5In that set of regressions, our sample consists of a firm-country series of zeros followed by a decision to begin exporting. For a given firm-country, we can have several beginnings. For example, the subsequent export statuses 011001 becomes 010001 in our sample.
The conditioning set Zjt consists of destination-year specific variables. In standard models of international trade, exports depend on the destination country’s market size and price index.
Therefore, Zjt includes in our specifications destination j’s GDP and effective RER.
We include in some specifications a set of country-year fixed effects (+jt). However, since it is colinear with the bilateral RER volatility, including this set of fixed effect makes bilateral volatility unidentifiable. We thus introduce this fixed effect in specifications including solely interactive terms.
Finally, all regressions are performed with the linear within estimator for the intensive margin and the linear probability model6 for the extensive margin. Finally, Moulton (1990) shows that regressions with more aggregate indicators on the right-hand side could induce a downward bias in the estimation of standard errors. All regressions are thus clustered at the destination-year level using the Froot (1989) correction.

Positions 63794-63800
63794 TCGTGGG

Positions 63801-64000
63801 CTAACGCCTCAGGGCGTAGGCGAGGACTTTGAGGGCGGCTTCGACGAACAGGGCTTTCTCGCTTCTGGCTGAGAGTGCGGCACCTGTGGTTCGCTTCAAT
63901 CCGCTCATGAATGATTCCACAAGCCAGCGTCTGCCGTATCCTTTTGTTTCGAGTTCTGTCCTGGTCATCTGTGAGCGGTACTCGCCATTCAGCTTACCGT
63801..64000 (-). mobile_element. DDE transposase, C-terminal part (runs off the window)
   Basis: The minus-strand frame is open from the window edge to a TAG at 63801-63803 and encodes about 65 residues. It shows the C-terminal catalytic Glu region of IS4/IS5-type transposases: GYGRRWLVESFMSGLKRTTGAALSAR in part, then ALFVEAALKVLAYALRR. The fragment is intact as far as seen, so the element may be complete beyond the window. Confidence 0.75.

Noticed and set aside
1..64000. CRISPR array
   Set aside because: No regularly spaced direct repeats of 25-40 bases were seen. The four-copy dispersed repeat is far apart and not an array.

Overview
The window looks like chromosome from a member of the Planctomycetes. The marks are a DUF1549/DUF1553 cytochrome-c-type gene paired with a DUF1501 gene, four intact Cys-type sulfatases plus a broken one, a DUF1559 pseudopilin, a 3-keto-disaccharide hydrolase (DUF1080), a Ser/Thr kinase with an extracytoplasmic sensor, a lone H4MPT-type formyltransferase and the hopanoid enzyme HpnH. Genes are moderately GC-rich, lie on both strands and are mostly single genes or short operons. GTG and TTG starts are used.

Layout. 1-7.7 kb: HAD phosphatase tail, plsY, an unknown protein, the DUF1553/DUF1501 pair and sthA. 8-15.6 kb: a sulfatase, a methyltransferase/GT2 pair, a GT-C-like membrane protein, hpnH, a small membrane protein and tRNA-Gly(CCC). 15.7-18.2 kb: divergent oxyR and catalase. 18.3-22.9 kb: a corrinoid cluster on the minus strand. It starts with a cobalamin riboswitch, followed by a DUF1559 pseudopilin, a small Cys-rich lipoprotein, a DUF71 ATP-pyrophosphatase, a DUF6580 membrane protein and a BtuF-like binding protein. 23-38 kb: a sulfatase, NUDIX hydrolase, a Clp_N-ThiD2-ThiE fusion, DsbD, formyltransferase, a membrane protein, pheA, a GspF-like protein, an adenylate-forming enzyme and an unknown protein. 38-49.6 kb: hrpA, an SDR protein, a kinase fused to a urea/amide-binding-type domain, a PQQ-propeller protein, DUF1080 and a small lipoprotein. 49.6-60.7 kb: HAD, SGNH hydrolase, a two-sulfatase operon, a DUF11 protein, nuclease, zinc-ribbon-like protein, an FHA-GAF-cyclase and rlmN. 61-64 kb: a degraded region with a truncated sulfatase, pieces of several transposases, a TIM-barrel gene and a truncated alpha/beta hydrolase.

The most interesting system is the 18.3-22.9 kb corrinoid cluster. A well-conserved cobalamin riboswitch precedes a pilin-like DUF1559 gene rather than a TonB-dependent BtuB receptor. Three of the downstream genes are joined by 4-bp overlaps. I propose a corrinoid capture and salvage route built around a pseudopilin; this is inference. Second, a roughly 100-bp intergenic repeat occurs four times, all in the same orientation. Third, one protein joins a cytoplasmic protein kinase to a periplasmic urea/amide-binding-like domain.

We study the joint effects of both bilateral RER volatility, firm performance and number of destinations on the two margins of trade separately: the size of export value per firm for the intensive margin, and the decisions to start exporting (entry) for the extensive margin.
Table of contents :
1 How Migrant Workers Foster Exports
1.2 Exports and migration
1.3 Data and stylised facts
1.3.2 Stylised facts
1.4 Theoretical framework
1.4.1 Model set-up